Alan Tangren: The story of chocolate |

Alan Tangren: The story of chocolate

Chocolate has many roles in the pastry kitchen, where it can be used in cakes, ice cream, sorbet, cookies, mousse, pudding, tarts, sauce and candy. Chocolate is used less commonly on the savory side of the kitchen; most notably in its ancestral home of Mexico as a part of red mole sauce.
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Dear Alan: Can you advise me how to choose a good chocolate?

Alan: Chocolate is popular and in season every day of the year. But as Valentine’s Day gets closer, many of us become more aware of its presence! Chocolate is an agricultural product, but one that has many steps from farm to table.

Most cacao trees grow in a narrow belt north and south of the equator. The trees are native to Central America, where they were an important part of Mayan and Aztec culture.

The first European to taste chocolate was probably Columbus, who found it on a visit to what is now Nicaragua in 1502. During the period of European colonial expansion in the 17th and 18th centuries, the cultivation of cacao spread around the world. Outside of Central America, large quantities of chocolate come from South America, West Africa and Indonesia.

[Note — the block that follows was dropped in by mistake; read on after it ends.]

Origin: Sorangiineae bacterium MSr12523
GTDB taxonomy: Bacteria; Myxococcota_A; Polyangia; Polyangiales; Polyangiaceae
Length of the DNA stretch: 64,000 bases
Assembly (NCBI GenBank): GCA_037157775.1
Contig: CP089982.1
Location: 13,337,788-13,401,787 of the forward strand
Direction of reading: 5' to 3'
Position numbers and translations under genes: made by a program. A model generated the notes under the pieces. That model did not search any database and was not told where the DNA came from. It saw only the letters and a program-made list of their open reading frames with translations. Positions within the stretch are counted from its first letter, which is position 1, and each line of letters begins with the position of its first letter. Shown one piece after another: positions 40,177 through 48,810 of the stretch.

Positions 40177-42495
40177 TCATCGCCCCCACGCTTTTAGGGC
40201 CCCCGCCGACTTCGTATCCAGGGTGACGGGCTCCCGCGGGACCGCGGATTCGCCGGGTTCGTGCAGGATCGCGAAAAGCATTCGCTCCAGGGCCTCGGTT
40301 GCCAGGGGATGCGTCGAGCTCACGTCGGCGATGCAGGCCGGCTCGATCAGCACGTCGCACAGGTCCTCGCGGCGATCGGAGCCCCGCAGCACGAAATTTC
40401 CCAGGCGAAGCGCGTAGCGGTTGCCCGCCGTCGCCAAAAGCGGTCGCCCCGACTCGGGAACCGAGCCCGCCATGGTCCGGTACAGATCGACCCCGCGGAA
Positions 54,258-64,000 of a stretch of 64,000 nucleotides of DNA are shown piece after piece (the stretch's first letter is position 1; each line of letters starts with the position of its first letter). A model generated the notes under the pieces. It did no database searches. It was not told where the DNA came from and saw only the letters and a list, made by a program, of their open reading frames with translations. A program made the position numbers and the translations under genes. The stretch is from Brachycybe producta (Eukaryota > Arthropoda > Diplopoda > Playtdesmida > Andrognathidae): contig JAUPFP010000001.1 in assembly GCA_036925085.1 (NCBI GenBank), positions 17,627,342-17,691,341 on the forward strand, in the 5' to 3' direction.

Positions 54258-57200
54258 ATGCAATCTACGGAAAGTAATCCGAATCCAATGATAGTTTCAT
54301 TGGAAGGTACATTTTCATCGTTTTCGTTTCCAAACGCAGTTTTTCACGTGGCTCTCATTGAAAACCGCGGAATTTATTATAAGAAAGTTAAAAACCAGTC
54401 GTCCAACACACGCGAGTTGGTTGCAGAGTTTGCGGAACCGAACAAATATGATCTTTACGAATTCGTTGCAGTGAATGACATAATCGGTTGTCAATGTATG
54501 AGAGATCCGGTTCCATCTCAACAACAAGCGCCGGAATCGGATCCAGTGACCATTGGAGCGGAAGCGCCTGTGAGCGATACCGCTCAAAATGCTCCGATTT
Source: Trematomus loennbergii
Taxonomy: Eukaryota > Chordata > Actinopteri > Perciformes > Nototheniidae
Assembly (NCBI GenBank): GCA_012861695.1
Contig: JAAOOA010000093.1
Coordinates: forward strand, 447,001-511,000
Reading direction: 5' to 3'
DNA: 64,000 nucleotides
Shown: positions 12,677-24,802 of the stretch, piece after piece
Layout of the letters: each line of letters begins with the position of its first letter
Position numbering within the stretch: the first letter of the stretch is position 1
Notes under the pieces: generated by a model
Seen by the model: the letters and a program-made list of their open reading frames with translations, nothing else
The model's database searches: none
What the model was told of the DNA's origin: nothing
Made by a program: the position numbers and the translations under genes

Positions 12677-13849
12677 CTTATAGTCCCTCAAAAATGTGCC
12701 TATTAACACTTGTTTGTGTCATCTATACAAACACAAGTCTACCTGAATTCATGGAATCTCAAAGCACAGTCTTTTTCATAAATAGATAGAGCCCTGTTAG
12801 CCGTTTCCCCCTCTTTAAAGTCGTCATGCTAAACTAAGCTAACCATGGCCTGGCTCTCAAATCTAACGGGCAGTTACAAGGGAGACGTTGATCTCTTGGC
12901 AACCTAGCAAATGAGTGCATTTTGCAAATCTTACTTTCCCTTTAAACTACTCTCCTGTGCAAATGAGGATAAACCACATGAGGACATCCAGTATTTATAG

Much of the chocolate we eat starts out on family farms, growing on small trees that grow in the shade of others. The trees produce big colorful pods that contain the cocoa beans. The pods are cut open and the sticky beans are scooped out and left under banana leaves or burlap to ferment naturally.

The beans are then dried in the sun and sold to intermediaries who supply the big chocolate producers. More and more cacao beans are being identified and sold as “single origin,” each with distinctive flavor characteristics. My Danish friend Mikkel produces chocolate in France from beans he buys directly from growers in Honduras.

Most chocolate is made by a careful selection and blending of beans, and even more careful roasting to bring out the complicated flavors. The beans are then crushed and ground, generating heat that melts the fat cells in the beans, and the whole mass liquefies into chocolate liquor.